• Even better, store customer data on removable storage, such as a USB or external hard drive
  • While not specifically required, it is recommended that all websites have encrypted connections (https v. http)

Start Taking Action Today 

If you haven’t done so already, make a little time this week to start looking at how GDPR may impact your small business. Make a list of the kinds of personal data you collect, so you know what your actual liabilities are. Take into consideration the information you actively ask people for,  as well as the information that is passively gathered by your systems such as WordPress, Squarespace, MailChimp, Google Analytics, and others. Organize this data by type (name, address, credit card information, etc.) and source. Determine why you store this information and whether you need to.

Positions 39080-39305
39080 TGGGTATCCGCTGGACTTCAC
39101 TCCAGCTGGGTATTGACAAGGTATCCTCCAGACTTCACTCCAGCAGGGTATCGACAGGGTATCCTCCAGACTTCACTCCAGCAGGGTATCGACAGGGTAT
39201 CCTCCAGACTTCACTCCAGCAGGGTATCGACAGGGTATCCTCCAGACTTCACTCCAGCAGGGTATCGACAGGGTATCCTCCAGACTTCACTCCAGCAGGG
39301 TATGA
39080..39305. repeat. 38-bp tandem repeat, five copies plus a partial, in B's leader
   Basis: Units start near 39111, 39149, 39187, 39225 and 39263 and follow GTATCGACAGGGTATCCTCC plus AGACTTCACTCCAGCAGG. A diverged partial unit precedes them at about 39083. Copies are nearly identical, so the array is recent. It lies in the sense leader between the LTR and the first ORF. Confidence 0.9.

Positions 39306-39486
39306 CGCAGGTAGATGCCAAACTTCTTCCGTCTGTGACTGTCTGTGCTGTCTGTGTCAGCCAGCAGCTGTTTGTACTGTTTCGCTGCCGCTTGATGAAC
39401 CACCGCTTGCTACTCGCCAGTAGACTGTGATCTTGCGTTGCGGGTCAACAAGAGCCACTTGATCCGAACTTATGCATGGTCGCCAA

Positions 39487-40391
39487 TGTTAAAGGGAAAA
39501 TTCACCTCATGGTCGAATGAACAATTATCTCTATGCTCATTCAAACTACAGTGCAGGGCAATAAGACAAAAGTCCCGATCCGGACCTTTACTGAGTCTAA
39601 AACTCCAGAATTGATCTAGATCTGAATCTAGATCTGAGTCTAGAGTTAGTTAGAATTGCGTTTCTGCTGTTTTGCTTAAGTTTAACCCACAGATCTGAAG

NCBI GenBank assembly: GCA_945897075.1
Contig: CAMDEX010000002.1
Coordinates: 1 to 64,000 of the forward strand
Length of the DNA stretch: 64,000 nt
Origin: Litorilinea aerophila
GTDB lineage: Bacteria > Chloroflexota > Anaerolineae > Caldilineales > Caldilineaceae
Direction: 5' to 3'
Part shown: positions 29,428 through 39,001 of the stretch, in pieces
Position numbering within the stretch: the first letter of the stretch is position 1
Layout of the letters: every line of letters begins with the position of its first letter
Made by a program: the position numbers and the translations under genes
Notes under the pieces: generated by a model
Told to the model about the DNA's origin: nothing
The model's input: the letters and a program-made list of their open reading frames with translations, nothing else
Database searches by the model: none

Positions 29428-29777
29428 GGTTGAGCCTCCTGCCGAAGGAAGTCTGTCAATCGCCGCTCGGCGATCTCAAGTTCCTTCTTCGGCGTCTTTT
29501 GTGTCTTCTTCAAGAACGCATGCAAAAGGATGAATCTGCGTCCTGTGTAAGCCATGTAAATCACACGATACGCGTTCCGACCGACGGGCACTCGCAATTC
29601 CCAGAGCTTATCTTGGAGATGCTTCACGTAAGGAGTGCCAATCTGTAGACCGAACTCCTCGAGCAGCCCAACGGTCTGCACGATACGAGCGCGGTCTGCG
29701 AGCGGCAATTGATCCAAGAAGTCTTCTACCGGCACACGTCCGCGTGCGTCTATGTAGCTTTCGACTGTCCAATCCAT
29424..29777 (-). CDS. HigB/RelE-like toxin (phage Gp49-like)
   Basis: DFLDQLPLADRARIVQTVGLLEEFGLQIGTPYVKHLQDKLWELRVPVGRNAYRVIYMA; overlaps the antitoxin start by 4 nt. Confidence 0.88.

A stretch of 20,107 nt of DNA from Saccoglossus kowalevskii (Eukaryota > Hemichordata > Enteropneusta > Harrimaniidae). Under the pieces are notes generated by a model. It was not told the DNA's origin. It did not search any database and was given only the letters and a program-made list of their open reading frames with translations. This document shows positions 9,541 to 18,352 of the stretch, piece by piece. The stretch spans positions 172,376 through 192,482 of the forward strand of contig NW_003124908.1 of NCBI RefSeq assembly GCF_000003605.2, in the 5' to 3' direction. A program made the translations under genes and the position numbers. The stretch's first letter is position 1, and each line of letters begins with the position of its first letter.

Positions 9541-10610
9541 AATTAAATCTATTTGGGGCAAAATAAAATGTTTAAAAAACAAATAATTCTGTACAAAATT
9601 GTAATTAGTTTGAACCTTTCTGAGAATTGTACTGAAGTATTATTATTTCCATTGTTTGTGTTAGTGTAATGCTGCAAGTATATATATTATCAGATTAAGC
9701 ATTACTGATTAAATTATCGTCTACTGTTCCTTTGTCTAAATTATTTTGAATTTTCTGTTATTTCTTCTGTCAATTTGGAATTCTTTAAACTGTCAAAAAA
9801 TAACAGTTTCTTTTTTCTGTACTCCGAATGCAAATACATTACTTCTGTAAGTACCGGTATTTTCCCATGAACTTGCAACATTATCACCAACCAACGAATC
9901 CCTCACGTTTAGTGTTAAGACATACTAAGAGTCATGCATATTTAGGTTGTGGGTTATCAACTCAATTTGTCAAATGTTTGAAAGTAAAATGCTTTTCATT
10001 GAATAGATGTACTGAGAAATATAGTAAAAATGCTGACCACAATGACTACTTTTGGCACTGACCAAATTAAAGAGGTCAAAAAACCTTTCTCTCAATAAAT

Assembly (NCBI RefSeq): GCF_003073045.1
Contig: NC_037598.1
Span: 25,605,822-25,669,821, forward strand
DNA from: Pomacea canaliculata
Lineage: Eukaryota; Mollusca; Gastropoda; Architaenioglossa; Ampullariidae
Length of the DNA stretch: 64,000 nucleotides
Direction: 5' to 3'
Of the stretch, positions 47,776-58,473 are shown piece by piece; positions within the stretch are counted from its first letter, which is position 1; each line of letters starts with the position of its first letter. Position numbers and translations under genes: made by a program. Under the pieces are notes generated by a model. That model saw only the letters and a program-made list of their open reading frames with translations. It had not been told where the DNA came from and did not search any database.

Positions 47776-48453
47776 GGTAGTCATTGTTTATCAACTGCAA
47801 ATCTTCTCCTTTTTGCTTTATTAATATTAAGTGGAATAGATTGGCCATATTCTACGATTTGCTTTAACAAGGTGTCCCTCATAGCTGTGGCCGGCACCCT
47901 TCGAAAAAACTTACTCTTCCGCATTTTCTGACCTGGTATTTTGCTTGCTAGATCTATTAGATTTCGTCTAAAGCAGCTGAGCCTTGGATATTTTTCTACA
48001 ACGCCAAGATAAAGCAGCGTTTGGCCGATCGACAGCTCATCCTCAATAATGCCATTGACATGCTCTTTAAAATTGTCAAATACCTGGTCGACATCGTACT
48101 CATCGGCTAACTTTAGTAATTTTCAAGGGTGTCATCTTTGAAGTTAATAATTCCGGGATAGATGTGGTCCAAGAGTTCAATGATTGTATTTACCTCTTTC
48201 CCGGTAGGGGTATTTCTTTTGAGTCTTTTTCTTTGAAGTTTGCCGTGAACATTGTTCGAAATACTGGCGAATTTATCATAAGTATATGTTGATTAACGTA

Publish a GDPR-Compliant Policy! We will be going into more depth on this subject next week (keep an eye out here on the blog!), but one of the best ways to demonstrate your business’ effort to comply with GDPR is to draft and publish your Data Privacy Policy. This policy should include:

  • What kinds of data you collect and for what purpose
  • Who you might share data with (if anyone)
  • What kinds of cookies are used on your blog
  • What steps you have put in place to protect consumer data
  • What your customers/readers/subscribers are consenting to by providing their information and how to withdraw consent in the future

If you already have a privacy policy, make sure you review it to ensure it is GDPR compliant.

Reach Out to the Experienced Professionals at The Brand Protected ® to Learn More

At The Brand Protected ®, we make every effort to stay informed about important legal developments that impact our small business clients. If you are concerned about GDPR compliance, or if you are not sure how/whether these regulations apply to your business, please make an appointment with me. I will be happy to walk through your business’ data privacy responsibilities with you and help you determine what changes you may need to make. Click here to schedule an appointment.